“It’s not just that THC number, it is that effect [of] different terpene profiles [on] the product. Can we isolate terpene profiles that give a patient or a consumer a better overall experience?” They should be able to go to a dispensary and ask for a product with a certain terpene profile.
Who is the team behind 374 Labs? Managing Partner and Lab Supervisor Jason Stroll has a masters in chemical engineering from the University of Nevada Reno. Before he started this journey with his good friend Mike Seibert, he worked as a toxicologist. Jason and Mike got together to start 374 Labs built on a passion for science and entrepreneurship. Jason says, “We just wanted to start a business that really benefitted people in our local community. I think this is a good opportunity for us to not only test products for cultivators, but also test for patients to ensure the products they are getting are safe and have the concentrations they need for their medicine.”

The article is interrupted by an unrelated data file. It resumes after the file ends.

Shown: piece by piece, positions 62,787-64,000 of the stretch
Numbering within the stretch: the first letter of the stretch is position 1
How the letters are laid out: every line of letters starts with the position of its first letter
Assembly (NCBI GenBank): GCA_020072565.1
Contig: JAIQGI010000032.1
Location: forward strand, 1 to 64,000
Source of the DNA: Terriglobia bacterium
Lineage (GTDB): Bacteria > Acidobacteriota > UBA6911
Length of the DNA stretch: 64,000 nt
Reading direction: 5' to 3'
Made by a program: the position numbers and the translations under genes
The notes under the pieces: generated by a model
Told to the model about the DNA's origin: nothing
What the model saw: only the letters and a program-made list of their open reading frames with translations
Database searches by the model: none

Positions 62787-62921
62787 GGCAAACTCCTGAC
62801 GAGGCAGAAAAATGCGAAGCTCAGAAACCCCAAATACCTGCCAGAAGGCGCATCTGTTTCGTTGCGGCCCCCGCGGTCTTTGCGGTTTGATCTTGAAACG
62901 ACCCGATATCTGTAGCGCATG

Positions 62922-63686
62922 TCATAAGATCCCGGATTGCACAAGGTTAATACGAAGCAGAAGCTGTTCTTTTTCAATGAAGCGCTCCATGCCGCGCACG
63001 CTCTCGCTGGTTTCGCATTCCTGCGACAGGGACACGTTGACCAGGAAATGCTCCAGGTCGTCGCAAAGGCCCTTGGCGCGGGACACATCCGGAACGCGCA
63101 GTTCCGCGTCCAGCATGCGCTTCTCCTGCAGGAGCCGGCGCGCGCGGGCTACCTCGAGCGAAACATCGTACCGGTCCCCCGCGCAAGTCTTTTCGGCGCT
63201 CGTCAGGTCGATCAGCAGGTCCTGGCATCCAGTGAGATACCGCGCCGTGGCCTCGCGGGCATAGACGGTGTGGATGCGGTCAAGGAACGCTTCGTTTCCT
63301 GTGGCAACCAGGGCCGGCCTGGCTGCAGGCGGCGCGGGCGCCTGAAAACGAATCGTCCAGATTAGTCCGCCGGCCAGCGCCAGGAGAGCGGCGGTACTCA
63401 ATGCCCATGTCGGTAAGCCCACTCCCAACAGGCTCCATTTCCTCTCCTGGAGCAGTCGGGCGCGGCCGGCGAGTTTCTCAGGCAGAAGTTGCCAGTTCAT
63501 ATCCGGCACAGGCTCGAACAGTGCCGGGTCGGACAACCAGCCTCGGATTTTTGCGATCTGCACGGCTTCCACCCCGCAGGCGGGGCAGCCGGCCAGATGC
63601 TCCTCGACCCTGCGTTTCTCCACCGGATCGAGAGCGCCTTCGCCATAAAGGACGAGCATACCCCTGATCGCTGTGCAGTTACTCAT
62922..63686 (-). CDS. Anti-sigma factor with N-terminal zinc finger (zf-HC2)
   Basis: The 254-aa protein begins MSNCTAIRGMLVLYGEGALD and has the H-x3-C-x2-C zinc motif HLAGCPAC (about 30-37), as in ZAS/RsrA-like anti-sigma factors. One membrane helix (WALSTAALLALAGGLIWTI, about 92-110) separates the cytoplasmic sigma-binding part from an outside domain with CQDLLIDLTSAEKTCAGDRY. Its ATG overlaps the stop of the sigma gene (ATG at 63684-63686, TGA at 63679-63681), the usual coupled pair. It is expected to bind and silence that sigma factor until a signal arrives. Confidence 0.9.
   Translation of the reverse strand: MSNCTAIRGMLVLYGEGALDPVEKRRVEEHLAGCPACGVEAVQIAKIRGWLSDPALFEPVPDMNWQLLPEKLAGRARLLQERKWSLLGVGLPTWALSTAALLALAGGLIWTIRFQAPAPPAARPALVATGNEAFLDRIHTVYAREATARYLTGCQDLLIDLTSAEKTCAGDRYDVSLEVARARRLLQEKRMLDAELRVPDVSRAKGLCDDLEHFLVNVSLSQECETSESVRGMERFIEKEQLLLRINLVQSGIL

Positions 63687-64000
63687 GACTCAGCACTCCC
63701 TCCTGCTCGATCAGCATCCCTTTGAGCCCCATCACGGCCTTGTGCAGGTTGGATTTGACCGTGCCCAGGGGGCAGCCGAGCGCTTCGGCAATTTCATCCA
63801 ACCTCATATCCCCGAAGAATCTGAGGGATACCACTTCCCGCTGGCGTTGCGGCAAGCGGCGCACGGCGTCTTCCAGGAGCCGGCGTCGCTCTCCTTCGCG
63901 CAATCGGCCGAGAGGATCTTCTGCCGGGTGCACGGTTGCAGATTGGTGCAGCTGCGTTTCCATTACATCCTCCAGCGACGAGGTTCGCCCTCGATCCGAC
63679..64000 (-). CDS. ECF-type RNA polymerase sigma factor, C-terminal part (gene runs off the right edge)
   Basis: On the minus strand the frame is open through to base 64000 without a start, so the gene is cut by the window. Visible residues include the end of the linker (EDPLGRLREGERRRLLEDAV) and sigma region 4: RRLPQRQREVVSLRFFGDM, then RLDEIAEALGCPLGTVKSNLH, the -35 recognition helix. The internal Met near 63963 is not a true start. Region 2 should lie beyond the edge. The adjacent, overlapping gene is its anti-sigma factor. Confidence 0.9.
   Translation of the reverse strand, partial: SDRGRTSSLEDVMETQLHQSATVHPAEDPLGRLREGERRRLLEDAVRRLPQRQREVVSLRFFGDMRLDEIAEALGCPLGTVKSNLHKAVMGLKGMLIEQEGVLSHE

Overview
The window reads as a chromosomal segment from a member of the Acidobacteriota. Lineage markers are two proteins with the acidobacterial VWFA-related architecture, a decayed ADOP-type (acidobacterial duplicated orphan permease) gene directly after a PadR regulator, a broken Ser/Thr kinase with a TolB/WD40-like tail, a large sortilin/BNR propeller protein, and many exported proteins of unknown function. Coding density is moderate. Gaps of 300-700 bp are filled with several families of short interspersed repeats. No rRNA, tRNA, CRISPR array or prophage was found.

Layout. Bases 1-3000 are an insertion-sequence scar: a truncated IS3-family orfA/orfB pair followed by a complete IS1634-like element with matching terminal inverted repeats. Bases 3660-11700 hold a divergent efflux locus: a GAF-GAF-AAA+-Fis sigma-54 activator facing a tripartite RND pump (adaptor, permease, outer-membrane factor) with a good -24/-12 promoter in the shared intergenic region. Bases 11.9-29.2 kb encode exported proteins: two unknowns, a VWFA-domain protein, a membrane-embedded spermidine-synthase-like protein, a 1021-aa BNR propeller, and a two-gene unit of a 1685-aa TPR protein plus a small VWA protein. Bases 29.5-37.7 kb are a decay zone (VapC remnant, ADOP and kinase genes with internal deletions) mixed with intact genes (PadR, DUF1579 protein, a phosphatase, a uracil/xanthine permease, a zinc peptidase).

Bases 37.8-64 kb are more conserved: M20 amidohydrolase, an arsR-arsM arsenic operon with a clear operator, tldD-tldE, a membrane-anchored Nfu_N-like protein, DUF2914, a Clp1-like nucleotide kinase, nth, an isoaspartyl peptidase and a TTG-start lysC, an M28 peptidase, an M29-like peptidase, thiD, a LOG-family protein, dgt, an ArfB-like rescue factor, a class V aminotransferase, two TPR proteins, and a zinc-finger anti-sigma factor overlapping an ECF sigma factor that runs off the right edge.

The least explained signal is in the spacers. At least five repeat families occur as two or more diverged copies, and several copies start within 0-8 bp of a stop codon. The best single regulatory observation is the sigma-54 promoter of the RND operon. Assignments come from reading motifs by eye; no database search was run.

Anyone who has ever eaten an edible and found themselves dealing with more of a buzz than they had planned will appreciate having a more standardized set of testing protocols that makes sure the amount of cannabinoids on the package reflects the amount of cannabinoids inside the package.
Jason says, “There’s not a whole lot of science in the industry, so there’s a lot of problems that can be solved. It’s really fun working with some of these cultivators and production facilities to optimize their process and do quality control testing that’s never been done before in this industry, just to ensure their process that is supposed to make a 10 mg edible isn’t flipping up and letting 100 mg edibles go out.”
Alec Garcia’s passion for the plant spans two realms. He got his MBA at the University of Nevada, Reno, so he’s interested in the entrepreneurial side, but but he also has a more personal connection to cannabis.